I visited my parents’ home today to pick daffodils (the daffodil window is only about a week long but definitely my favorite seasonal tradition). Much to my surprise, there are some incredible things happening in these 200-year-old daffodil beds. After tens of decades of cross-pollination and just a few years of bee-keeping (by my father), I am seeing species I’ve never seen in all my years of meticulous (and admittedly obsessive) harvesting.
I don’t know if it’s the pathetic excuse of a winter that we’ve had, but I am aching for Spring… just dying to tear into the cold, dormant soil to start beautifying our dead, gray backyard again. With the blank canvas we’re presented with every year, there are so many things to consider. One of my absolute favorite garden statements—real or (in my case) regularly dreamed about—is the RILL. They are so chic and simple.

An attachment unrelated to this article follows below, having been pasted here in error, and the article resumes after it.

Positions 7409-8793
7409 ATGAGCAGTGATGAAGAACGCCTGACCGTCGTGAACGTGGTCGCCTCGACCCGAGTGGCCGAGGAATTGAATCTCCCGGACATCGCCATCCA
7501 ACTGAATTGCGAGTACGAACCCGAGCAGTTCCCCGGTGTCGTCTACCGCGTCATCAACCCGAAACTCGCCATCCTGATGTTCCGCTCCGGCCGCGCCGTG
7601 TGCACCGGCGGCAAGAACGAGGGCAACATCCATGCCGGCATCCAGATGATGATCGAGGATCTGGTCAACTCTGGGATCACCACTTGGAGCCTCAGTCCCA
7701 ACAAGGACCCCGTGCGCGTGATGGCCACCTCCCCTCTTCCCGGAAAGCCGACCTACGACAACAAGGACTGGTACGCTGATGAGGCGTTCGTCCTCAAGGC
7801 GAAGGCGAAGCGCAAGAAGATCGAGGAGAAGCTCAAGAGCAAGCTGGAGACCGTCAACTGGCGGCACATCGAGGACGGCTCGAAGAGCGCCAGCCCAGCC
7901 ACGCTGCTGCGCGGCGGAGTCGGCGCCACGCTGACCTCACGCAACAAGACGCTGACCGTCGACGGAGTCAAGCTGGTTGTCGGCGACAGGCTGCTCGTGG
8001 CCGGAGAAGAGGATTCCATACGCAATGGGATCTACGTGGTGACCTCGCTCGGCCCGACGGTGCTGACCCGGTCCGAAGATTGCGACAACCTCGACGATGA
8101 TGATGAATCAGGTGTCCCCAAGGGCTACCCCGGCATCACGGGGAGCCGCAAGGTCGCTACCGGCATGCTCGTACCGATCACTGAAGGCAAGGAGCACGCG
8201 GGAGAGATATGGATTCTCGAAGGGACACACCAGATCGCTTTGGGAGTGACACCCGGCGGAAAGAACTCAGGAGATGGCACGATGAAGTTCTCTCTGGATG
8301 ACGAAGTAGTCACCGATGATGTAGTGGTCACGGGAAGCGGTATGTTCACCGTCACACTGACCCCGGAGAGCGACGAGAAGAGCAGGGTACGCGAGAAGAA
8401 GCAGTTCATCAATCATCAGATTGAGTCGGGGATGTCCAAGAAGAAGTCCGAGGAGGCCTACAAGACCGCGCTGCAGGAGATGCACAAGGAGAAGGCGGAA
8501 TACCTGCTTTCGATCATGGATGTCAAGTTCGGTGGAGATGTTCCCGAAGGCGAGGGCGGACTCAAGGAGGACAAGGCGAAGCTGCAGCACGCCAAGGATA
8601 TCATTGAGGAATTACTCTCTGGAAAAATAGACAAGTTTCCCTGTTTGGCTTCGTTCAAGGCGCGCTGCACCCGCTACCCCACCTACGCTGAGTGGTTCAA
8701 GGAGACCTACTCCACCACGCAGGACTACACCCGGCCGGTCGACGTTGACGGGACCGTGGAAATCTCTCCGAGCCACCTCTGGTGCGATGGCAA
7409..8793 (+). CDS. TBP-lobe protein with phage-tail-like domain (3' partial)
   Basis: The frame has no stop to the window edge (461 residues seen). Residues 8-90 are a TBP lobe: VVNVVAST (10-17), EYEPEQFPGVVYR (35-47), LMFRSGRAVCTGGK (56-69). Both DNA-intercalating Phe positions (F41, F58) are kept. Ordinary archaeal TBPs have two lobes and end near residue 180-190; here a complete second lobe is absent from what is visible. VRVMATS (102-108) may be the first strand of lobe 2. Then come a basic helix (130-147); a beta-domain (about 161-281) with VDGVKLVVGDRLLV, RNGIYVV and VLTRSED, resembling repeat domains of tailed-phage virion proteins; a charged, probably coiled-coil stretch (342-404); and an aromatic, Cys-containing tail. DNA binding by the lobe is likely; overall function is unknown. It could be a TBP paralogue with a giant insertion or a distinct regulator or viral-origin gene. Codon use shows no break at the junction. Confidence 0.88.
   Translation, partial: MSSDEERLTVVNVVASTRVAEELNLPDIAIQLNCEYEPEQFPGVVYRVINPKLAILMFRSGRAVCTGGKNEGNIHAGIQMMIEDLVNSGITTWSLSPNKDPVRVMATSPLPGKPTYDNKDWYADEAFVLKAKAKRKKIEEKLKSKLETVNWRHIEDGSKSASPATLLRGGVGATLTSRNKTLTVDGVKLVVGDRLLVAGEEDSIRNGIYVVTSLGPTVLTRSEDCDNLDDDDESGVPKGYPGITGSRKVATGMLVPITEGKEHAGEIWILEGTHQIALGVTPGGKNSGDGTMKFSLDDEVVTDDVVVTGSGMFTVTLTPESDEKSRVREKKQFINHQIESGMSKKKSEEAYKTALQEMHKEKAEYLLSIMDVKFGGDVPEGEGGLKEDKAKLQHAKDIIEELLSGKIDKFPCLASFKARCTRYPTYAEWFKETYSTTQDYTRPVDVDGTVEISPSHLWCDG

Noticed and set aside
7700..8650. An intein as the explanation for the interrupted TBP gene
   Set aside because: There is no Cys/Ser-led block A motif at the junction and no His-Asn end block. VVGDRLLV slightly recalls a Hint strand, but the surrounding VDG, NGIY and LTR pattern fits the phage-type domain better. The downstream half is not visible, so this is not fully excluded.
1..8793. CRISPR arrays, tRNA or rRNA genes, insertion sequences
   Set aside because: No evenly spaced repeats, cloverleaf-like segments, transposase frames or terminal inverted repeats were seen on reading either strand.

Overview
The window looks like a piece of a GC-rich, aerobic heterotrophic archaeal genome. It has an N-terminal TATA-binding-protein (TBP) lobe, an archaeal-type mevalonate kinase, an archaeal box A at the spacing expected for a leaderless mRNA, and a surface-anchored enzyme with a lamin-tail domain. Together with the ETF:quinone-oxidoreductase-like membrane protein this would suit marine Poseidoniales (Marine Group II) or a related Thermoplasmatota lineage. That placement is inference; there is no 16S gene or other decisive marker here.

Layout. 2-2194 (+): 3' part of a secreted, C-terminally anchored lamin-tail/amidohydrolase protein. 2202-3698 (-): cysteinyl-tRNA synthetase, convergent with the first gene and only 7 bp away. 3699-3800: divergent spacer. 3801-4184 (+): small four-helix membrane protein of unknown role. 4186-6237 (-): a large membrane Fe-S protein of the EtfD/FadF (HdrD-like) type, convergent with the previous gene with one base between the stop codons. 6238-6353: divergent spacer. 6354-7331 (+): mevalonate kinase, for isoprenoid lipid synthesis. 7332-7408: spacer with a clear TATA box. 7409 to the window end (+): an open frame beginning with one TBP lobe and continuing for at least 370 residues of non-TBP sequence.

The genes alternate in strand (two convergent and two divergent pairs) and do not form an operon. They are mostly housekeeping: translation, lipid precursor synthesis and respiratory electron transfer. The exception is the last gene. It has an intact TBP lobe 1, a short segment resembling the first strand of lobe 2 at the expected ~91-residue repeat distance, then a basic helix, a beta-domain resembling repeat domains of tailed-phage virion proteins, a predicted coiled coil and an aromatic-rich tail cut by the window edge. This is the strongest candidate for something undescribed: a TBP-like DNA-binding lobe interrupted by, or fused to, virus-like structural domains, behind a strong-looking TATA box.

Rills, or narrow canals, are water features that add dimension, ambiance and soul-pleasing sounds to any outdoor space. Formal rills are made of concrete or masonry and sometimes house beautiful water plants and flowers. In nature, rills—similar to natural brooks—are typically a narrow and shallow incision in topsoil, caused by surface water runoff. Historical origins of rills—seen in the designs of ancient Persian, Moorish, and Islamic gardens—were used as water transportation (from a spring or aqueduct) for irrigation of other daily uses.